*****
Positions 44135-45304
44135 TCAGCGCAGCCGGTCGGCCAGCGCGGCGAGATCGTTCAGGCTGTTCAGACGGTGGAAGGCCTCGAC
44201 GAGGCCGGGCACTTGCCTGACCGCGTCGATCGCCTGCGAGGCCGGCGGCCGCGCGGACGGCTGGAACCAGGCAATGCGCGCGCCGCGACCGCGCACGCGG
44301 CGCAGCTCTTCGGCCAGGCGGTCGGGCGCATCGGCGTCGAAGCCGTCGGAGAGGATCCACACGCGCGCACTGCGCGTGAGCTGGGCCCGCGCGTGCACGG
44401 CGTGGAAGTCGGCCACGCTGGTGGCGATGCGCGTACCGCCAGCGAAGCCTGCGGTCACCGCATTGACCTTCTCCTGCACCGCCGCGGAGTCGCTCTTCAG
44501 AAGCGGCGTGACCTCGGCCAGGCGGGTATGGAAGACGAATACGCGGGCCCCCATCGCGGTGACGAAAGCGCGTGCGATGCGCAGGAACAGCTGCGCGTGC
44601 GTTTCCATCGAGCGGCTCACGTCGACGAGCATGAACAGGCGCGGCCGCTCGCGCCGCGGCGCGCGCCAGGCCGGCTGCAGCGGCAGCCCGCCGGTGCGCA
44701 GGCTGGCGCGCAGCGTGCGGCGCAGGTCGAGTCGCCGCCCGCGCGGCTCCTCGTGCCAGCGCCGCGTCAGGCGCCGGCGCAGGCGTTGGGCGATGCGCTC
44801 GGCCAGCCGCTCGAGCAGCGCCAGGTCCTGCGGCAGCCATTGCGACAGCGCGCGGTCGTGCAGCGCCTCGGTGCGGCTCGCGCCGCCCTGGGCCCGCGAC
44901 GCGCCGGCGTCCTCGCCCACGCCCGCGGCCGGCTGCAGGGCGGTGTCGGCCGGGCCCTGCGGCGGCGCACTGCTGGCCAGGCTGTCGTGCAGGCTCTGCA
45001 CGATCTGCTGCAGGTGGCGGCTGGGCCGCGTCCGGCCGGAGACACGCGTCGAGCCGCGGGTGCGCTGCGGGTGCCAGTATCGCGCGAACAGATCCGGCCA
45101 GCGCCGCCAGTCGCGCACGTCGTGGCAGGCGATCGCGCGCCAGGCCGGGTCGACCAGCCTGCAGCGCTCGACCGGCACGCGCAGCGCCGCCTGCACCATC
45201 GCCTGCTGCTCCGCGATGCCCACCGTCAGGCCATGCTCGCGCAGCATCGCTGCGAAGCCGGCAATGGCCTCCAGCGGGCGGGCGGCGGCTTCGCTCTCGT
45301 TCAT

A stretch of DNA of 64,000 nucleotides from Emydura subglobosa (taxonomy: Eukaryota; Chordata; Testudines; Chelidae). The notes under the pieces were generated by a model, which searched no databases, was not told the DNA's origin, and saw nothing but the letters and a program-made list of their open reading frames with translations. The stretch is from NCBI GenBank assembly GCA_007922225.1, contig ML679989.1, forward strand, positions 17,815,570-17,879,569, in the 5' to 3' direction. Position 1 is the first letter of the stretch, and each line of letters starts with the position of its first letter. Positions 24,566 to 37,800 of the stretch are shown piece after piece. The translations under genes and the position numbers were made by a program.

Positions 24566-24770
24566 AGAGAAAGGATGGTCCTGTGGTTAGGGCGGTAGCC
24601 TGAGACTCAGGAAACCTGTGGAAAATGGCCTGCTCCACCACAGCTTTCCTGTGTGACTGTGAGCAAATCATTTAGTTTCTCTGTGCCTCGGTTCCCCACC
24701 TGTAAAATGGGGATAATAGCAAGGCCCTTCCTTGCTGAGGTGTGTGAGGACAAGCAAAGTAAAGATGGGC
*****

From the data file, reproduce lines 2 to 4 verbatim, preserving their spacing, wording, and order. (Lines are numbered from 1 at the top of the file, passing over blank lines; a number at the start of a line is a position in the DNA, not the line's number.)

44135 TCAGCGCAGCCGGTCGGCCAGCGCGGCGAGATCGTTCAGGCTGTTCAGACGGTGGAAGGCCTCGAC
44201 GAGGCCGGGCACTTGCCTGACCGCGTCGATCGCCTGCGAGGCCGGCGGCCGCGCGGACGGCTGGAACCAGGCAATGCGCGCGCCGCGACCGCGCACGCGG
44301 CGCAGCTCTTCGGCCAGGCGGTCGGGCGCATCGGCGTCGAAGCCGTCGGAGAGGATCCACACGCGCGCACTGCGCGTGAGCTGGGCCCGCGCGTGCACGG